Last week, I had the pleasure of serving as a panelist in the Safe Oakland Speaker Series organized by City Councilmember Libby Schaaf.
The Safe Oakland Speaker Series presents experts and scholars who provide thought provoking and informative research and analysis on the important issue of improving public safety.
At last week's event, renowned Stanford Law professor and economist John Donohue discussed his fascinating research on the success and failure of various laws and policies. This evening (May 8) Yale sociology professor Andrew Papachristos will share his analysis of Oakland's street gangs, the nature of interpersonal violence and Oakland's Ceasefire strategy. The discussion will take place from 7 to 9 p.m. at Holy Names University's Valley Center for the Performing Arts.
For more information, go to: http://www.safeoakland.com/events
I want to thank Councilmember Schaaf for organizing and moderating these enlightening discussions. I highly recommend them and urge you to join in the dialogue.
Supporting State Legislation to Address Oakland's Public Safety Crisis
At last week's Safe Oakland discussion, Professor Donohue presented data showing that Oakland's police force is dramatically understaffed compared to similar cities. He also discussed the very low rate of solving homicides in Oakland.
In the short term Professor Donohue believes increasing the number of police officers -- especially those units that investigate and solve violent crimes -- is a key part of the solution to Oakland's crime problem. He also recognized the importance of early childhood educational programs, the impact of poverty (nearly one in four children in America live in poverty) and other factors that must be addressed to improve public safety in the longer run.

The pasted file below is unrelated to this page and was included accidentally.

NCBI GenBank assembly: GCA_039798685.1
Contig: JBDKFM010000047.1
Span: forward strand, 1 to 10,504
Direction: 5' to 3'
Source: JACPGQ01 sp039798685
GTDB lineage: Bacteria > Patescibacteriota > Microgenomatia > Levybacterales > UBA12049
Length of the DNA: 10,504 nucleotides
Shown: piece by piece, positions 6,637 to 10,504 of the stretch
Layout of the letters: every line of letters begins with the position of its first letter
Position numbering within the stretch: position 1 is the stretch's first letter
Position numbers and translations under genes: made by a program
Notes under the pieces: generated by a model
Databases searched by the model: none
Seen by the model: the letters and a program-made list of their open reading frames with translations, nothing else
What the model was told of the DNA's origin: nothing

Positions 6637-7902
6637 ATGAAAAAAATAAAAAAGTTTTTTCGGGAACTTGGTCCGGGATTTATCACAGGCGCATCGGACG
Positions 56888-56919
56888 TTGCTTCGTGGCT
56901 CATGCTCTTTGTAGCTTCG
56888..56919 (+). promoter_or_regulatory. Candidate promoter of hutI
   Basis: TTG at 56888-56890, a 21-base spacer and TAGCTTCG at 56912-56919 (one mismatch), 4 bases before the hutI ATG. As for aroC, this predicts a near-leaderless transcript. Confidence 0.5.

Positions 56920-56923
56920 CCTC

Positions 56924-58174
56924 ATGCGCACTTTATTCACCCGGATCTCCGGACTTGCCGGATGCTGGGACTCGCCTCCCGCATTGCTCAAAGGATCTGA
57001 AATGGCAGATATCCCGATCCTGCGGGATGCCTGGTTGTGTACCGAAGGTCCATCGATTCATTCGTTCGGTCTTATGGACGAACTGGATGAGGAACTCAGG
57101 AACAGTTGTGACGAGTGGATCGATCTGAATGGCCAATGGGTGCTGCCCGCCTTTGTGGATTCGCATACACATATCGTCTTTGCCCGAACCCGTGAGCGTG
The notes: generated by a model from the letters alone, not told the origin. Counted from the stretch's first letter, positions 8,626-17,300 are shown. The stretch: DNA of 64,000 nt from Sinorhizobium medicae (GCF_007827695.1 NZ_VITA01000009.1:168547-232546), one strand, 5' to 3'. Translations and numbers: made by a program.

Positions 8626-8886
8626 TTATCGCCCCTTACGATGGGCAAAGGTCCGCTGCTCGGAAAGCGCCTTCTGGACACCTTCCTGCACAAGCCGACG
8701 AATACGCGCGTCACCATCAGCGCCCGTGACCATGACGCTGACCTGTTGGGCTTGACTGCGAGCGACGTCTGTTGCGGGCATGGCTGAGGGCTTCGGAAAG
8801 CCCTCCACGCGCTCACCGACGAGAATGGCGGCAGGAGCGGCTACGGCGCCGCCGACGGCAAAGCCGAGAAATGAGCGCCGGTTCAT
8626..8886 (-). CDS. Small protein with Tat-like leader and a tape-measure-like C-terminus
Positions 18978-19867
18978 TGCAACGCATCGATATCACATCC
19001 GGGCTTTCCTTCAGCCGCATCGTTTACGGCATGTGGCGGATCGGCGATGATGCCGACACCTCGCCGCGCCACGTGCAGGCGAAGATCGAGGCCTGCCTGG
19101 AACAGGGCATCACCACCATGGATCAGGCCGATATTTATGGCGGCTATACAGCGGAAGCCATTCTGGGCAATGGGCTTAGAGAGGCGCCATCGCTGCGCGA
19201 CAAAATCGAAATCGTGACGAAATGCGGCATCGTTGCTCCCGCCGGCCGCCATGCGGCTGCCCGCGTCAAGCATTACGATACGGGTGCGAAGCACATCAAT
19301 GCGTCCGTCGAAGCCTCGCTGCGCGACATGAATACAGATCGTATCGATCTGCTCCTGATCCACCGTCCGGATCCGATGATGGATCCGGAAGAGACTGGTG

Clearly, we need a comprehensive strategy, including federal and state assistance, to address this crisis, to address Oakland's public safety crisis. Stronger and more comprehensive regulation of firearms and ammunition at the federal and state levels is an important piece of this strategy, especially in light of the fact that 1.3 million Americans have been killed by guns since 1965 -- by comparison, a total of 617,000 Americans were killed in all the wars of the 20th century combined.
The City is supporting a number of state bills in the current legislative session designed to reduce gun violence, and my Office has joined City Councilmembers to support specific legislation that we believe will help Oakland.
Assembly Bill 180, sponsored by Assemblymember Rob Bonta, will give Oakland the power to pass stronger local laws to regulate licensing and registration of firearms. Assembly Bill 187, also by Bonta, will impose a tax on ammunition, with revenues to be used for public safety programs in high crime cities. And Senate Bill 299 would require gun owners to report stolen or lost firearms to law enforcement within 48 hours. Oakland's local law already makes it a crime to fail to report a lost or stolen gun. Professor Donohue reported that close to 1 million guns are stolen each year in the U.S. I believe a statewide requirement will help keep stolen guns from being used for violence in our community.